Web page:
Zac Snyder's thundering and grim "Batman v Superman: Dawn of Justice" offers the kind of blunt, mano-a-mano faceoff usually reserved for Predators, Godzillas and presidential candidates.
And just as has often been said of this election year, "Batman v Superman" takes a once almost charming tradition and plunges it into the gutter. Long gone are the telephone booths, corn fields or any other such tokens of innocence. And given the prevailing climate, Snyder may have judged the rock'em-sock'em moment wisely. Gentlemen, keep your fists up and your capes neatly tucked.
"Batman v Superman," as heavy and humorless as a Supreme Court decision, is an 18-wheeler of a movie lumbering through a fallen world. It hurtles not with the kinetic momentum of "Mad Max: Fury Road" nor the comparatively spry skip of a Marvel movie, but with an operatic grandeur it sometimes earns and often doesn't.
This is "Paradise Lost" for superheroes. It twists and grinds two of the most classic comic heroes, wringing new, less altruistic emotions out of them until their dashing smiles turn to angry grimaces.
After a handsome, impressionistic montage of Batman's iconic childhood, the film picks up where Snyder's Superman reboot "Man of Steel" left off but from a different perspective. Bruce Wayne (Ben Affleck) is driving through the falling debris of Metropolis while Superman (Henry Cavill) careens carelessly above.
Snyder has channeled the backlash over the high death-toll finale into Wayne, who bitterly watches Superman from the dust-filled air on the ground — a cheap evocation of Sept. 11 designed to add solemnity where there isn't any.
Months later, the two are still distrustfully circling each other. Snyder, working from a script by Chris Terrio ("Argo") and David Goyer ("Man of Steel"), delves into their opposite natures: one a godlike power from another planet who favors primary colors, the other a well-equipped human prone to a darker palette.
At a party thrown by Lex Luthor (the badly miscast Jesse Eisenberg), the billionaire-inventor who's secretly weaponizing Kryptonite, their two alter-egos are surprisingly passive aggressive. Kent, the reporter, queries Wayne about "the bat vigilante problem," while Wayne, citing the laudatory coverage of Superman in the Daily Planet, voices his distaste for "freaks who dress like clowns."
Both are combating a new environment for superheroes best articulated by none other than astrophysicist Neil DeGrasse Tyson, who, on TV, describes supermen as altering man's assumed supremacy in the universe like Copernicus' discoveries did. "We're criminals, Alfred," Batman, fresh from torturing a foe, tells his butler (Jeremy Irons, adding an icy flare to the character). "We've always been criminals."
Luthor's plot gradually brings the heroes into the same orbit, along with Wonder Woman (Gal Gadot). But it's the genuine rigor of Snyder's engagement with the psychology of Superman and Batman that keeps the film grounded and the rivalry plausible. Seeing the two warp toward villainy may be a trick, like "Seinfeld's" Jerry and Kramer switching apartments, but "Batman v Superman" is serious about contemplating the curious positions these all-powerful beings occupy in a world that has grown to resent their might.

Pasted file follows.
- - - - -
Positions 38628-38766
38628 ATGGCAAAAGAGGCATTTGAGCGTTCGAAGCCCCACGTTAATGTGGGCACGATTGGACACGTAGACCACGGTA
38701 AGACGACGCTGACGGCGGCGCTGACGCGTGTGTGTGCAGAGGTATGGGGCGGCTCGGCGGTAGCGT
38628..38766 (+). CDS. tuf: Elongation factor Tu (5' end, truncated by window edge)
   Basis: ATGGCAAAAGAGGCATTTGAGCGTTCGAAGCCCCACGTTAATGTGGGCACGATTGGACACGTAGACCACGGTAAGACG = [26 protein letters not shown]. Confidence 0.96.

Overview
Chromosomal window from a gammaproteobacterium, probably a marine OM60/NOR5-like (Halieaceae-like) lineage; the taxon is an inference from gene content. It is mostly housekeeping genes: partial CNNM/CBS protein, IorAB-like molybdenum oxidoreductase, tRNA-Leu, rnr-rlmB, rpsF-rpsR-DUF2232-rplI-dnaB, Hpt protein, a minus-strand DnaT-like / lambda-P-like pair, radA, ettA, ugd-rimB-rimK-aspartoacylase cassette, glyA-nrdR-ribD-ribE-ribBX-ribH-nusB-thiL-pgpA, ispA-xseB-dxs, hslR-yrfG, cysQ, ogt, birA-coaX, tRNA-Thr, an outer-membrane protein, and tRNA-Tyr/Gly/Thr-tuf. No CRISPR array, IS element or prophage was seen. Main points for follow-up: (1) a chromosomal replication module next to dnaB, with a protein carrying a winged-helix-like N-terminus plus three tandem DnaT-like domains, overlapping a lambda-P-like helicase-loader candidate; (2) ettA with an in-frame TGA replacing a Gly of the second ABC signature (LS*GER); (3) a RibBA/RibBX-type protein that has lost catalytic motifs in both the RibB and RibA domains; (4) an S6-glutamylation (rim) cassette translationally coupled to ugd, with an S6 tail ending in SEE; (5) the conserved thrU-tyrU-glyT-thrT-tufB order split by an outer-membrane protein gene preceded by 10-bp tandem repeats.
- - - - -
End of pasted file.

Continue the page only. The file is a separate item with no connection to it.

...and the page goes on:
It's in some ways an ideal film for Snyder, an exceptionally un-subtle filmmaker with the sensibility of a car crash. But as the director of "300," he knows his way around a ramming collision. And unlike Marvel films, DC Comic adaptations have, for better (Christopher Nolan's "Dark Knight" trilogy) and worse ("Man of Steel"), been works of distinct directors.
Snyder's command is less sure when it comes to, well, normal life. "Batman v Superman" would rather spend its lengthy running time in the throes of myth than somewhere like the offices of the Daily Planet, where the eminently pert Amy Adams (Lois Lane) breezes in and out.
As for the much discussed casting of Affleck, Keaton and Bale have little to worry about. But Affleck is a worthy heir to the part, albeit with a chin that's a dead giveaway in the suit. If anything, there's only so much room for individual performance here; when armored, Affleck's already beefed-up Batman looks like a tank.
There's an elemental fun in positing the winners of superhero square offs. Is the Flash faster than Superman? Is Aquaman or Wonder Woman the better tipper? Is everybody just kind of weirded out by the Silver Surfer?
Such debates are predicated on their inherent silliness, something the self-serious "Batman v Superman" ignores. Snyder's task is considerable in that he's marrying the realistic crime world of Batman and the more fantastical realm of Superman, plus providing the requisite cameos (including Jason Momoa's Aquaman and Ezra Miller's Flash) to tease movies to come.
But what's there to fight about anyway? The most important battle was already decided: Batman, long our favorite, already has top billing.
"Batman v Superman: Dawn of Justice," a Warner Bros. release, is rated PG-13 by the Motion Picture Association of America for "intense sequences of violence and action throughout, and some sensuality." Running time: 151 minutes. Two and a half stars out of four.
Follow AP Film Writer Jake Coyle on Twitter at: http://twitter.com/jakecoyleAP